The National Youth Choirs of Great Britain (NYCGB) have opened the Young Composers Scheme for the second year running, and is now inviting composers aged between 18 and 29 to apply.
The scheme is run in partnership with NMC Recordings and offers four talented composers a fully funded year-long programme to support them in the early stages of their careers.
The programme includes mentoring, residential courses, workshops, performance showcases and opportunities to write for NYCGB’s choirs.
The scheme is designed to support diversity in new choral music by attracting applications from young people with diverse musical and cultural backgrounds.
Successful applicants will receive professional mentoring from NYCGB artistic director Ban Parry, in addition to expert advice from acclaimed composers including Errollyn Wallen, John Rutter and Roxanna Panufnik.
Applications to the Young Composers Scheme are open until Friday 30 August. To apply please visit nycgb.org.uk.
The scheme is open to candidates who are over 18 as of 1 September 2019, and under 30 on 31 August 2020.
Shortlisted candidates must be available for workshops and interviews in London Friday 14 September.
Applicants shouldn’t be in full-time education for the duration of the programme.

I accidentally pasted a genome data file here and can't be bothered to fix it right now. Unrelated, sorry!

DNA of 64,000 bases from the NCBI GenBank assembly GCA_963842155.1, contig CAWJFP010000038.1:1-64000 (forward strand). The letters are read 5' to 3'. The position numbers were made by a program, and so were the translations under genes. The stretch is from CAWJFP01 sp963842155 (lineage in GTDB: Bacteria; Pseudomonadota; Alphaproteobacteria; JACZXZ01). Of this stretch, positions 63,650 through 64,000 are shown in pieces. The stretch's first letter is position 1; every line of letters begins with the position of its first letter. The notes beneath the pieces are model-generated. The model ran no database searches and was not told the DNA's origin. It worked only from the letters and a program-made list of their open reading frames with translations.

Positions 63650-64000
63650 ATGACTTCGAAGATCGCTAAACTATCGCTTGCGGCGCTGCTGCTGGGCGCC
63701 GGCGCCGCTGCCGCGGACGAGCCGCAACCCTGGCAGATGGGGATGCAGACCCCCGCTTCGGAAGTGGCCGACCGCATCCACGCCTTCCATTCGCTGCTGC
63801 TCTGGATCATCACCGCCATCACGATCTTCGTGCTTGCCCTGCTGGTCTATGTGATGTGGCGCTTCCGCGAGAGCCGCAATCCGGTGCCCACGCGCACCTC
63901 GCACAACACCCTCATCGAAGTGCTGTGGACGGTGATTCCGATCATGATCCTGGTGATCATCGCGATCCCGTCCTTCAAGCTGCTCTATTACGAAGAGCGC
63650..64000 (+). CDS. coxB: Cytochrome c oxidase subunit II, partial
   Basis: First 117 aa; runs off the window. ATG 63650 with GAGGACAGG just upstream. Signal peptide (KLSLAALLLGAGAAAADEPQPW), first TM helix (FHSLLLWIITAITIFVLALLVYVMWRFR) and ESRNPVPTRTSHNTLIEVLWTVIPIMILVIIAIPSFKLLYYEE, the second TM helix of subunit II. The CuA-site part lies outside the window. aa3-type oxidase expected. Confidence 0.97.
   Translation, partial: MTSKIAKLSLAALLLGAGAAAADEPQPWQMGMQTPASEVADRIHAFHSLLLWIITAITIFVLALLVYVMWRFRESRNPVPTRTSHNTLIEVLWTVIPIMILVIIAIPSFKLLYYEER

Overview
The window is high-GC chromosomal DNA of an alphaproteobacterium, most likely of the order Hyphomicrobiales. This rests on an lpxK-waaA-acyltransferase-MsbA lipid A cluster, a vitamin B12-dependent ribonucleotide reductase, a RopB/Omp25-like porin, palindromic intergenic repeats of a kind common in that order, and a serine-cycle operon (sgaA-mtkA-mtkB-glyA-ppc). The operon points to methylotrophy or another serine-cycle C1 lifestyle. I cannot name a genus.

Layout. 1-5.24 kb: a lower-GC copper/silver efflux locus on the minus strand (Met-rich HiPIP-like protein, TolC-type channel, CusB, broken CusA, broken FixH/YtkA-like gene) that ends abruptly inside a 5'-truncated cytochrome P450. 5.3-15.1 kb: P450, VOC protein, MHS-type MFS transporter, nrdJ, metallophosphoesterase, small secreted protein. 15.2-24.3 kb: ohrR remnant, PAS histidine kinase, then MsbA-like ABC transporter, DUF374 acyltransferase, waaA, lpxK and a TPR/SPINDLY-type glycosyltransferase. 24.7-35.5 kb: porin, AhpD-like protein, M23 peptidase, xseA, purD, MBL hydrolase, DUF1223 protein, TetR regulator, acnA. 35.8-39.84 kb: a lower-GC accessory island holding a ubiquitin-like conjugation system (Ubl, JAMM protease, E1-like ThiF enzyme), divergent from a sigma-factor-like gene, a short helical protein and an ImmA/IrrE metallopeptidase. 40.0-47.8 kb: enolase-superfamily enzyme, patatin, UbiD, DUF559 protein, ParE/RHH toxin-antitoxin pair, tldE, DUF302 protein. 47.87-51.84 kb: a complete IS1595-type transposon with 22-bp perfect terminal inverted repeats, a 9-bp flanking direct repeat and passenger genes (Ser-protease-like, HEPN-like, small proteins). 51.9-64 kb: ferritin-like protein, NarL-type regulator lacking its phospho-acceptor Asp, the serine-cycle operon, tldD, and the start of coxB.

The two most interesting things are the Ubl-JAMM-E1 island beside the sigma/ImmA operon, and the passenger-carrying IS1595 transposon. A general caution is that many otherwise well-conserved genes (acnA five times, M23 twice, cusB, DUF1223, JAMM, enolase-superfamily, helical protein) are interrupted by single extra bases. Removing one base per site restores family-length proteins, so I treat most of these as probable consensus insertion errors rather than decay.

Ben Parry, artistic director, NYCBG, says: ‘There is currently no other scheme in the UK that specifically supports young choral composers to develop their craft and unique style of writing for massed voices and youth choirs. Following a massively successful first year, we’re now looking forward to working with the next group of talented composers, to take their music to exciting new levels.’
Anne Rushton, executive director, NMC Recordings, adds: ‘The priorities in NMC’s programme to 2021 are artistic development, under-represented areas of the catalogue and partnership projects and our collaboration with NYCGB perfectly demonstrates all three aspects of our ambition … Our aspiration for year two is that we encourage composers from a large and diverse range of musical styles and backgrounds to engage with the joy of writing for voices.’